A fond farewell to Campaign for National Parks

11 December 2019

As Caroline Quentin comes to the end of her term as president she reflects on her time at Campaign for National Parks.

Being president is always an odd position, somewhat ceremonial and yet with the potential to make a huge difference to a charity like Campaign for National Parks. It has been an honour over the past three years to be president of Campaign for National Parks, a charity with a huge amount of heart as well as a vitally important job.

I have always loved our National Parks. Those wide open spaces, the intricate tapestry of nature unfurling itself at my feet, incredible dark skies and a real opportunity for adventure.

My beloved Exmoor has always been important to me. Like so many others I have walked, laughed and created so many happy memories on its stunning moors.

Campaign for National Parks was born in 1936 to fight to establish protections for Exmoor and the other areas of outstanding countryside that would become the family of National Parks. This year it has been a pleasure to help Campaign for National Parks bring to life this history as we celebrate 70 years since an Act of Parliament gave us these special places.

 

 

One of the reasons I was drawn to Campaign for National Parks was the charity’s work improving accessibility to the National Parks. Catching the tail end of the well-known MOSAIC project when I started, Campaign for National Parks has taken forward its’ legacy to fight for car-free access to the National Parks and call for every single child to be given the chance to enjoy the National Parks. Something I am proud to support.

But the charity does so much more beside this. In my time, Campaign for National Parks has really led the way on some of the biggest and trickiest issues of the day. Restoring nature is essential to the future of the National Parks. I have been delighted to attend Campaign for National Park’s Park Protector Award on a number of occasions, these awards celebrating the very best conservation projects making a difference in the National Parks.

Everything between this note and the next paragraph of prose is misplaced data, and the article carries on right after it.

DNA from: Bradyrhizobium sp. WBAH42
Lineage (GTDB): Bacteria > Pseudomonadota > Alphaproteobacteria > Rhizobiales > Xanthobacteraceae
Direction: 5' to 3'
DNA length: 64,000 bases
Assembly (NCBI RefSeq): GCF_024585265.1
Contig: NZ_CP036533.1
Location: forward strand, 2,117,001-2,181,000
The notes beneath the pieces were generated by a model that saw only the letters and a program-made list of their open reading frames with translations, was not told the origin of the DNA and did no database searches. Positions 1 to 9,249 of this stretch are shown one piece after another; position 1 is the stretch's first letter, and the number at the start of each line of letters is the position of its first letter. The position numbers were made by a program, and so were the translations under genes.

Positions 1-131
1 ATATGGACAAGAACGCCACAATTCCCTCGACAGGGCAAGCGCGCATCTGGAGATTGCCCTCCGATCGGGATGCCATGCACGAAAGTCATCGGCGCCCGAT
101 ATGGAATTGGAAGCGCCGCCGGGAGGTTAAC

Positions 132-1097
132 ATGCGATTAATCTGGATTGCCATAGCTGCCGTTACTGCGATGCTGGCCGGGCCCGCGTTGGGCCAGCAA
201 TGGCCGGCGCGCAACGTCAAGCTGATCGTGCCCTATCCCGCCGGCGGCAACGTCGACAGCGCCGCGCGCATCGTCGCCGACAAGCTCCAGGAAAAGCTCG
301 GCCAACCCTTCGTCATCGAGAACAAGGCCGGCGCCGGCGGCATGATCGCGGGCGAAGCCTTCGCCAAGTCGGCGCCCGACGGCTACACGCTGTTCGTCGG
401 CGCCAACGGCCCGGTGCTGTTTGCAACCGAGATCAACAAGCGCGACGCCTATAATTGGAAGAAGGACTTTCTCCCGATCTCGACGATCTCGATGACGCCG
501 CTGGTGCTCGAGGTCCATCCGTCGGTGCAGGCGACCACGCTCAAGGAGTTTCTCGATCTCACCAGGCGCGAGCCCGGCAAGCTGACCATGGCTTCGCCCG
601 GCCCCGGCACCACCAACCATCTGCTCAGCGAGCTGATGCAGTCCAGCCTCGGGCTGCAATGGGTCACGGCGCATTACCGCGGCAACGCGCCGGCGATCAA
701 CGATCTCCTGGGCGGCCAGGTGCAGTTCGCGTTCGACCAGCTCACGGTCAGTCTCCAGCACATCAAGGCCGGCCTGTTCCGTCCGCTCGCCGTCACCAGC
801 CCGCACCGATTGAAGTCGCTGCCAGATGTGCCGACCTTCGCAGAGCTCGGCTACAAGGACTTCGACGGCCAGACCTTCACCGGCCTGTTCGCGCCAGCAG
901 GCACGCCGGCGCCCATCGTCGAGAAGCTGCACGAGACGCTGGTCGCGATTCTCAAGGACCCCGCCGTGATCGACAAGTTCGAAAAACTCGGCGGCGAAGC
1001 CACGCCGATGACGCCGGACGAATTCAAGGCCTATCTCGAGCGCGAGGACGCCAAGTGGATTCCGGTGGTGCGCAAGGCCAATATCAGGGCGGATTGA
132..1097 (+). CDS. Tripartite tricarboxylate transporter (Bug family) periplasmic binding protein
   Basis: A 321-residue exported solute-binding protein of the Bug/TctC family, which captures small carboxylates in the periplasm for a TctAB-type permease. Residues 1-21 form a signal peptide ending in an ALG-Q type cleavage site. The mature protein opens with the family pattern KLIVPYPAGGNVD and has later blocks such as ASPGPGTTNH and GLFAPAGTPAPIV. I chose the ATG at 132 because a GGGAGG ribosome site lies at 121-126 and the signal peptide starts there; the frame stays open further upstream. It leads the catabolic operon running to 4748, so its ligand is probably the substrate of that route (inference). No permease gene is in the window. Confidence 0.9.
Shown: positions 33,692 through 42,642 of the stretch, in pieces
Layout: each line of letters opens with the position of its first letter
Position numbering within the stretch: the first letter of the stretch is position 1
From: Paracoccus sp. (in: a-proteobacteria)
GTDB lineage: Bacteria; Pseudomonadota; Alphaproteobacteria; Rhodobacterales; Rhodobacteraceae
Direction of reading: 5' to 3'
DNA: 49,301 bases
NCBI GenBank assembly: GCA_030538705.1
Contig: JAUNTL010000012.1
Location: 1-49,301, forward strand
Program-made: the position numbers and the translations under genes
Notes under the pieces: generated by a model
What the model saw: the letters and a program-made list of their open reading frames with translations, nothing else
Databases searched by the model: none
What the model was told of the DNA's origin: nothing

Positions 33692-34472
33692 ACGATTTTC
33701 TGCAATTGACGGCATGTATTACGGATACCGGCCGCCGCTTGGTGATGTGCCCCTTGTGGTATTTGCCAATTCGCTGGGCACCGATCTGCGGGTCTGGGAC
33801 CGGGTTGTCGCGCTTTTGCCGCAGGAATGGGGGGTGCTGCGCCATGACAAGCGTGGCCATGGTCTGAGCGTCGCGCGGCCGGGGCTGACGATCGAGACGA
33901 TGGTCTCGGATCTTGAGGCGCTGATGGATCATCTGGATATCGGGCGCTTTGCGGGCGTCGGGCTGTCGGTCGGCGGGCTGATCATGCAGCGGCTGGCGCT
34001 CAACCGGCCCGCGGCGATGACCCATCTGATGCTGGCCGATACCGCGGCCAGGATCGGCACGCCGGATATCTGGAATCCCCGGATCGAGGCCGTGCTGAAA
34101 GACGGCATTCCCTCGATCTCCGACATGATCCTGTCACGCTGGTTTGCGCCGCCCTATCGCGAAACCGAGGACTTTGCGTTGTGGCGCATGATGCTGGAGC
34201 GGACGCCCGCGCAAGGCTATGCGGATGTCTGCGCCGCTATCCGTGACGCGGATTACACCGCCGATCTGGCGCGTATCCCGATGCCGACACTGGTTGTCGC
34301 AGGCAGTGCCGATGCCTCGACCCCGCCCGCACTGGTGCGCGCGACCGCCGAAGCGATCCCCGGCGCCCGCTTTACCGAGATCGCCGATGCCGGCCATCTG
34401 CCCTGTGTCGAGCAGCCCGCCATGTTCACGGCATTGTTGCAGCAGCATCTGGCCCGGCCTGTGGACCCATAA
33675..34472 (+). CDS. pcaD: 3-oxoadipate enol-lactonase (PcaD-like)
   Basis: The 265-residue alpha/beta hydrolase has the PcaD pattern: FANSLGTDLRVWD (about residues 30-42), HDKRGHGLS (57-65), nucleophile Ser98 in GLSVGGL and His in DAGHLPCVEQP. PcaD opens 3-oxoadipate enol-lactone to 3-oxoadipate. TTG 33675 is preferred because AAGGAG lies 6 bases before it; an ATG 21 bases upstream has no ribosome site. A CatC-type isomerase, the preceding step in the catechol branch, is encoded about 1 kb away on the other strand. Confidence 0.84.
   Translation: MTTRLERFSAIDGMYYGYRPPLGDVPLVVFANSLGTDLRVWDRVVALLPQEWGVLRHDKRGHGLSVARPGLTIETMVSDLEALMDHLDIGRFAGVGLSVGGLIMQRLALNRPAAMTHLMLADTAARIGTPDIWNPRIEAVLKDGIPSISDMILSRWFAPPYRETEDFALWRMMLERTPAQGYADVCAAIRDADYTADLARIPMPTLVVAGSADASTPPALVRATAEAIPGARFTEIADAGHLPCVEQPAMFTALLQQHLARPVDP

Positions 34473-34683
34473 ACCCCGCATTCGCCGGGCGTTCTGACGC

Caroline Quentin with the Snowdonia Society.

And when the charity has had to fight it has. Unfortunately, my tenure as president also saw a number of inappropriate developments planned for the National Parks, but wherever these developments have threatened the very principles underscoring our National Park system, Campaign for National Parks has been there to fight them.

Caroline has had a lot of fun as President including Kayaking in Exmoor. 

What I will remember most about being part of the extraordinary National Parks movement is the commitment and enthusiasm of all those involved. From learned council members imparting the wisdom of previous campaigns to the men and women who live in the National Parks, are fighting for better representation of their communities and who feel so passionately that these are places for everyone to enjoy. It’s not always easy working at a charity with such a big remit but the staff at Campaign for National Parks are relentless.

Stepping down as president I know the future for Campaign for National Parks should be a bright one, despite the challenges. It’s an incredibly exciting time for our countryside, with new designations and new ways of managing our countryside being proposed by our politicians. Campaign for National Parks has been bringing together the many organisations and individuals who have an important role shaping the future of the beloved National Parks. Taking forward the charity’s vision of National Parks that are alive with people, protected from threats and accessible to everyone.

With your help Campaign for National Parks will be the beating heart of a renewed movement for our National Parks. My time is over but the story for Campaign for National Parks begins a new chapter.

By Caroline Quentin,

Outgoing President of Campaign for National Parks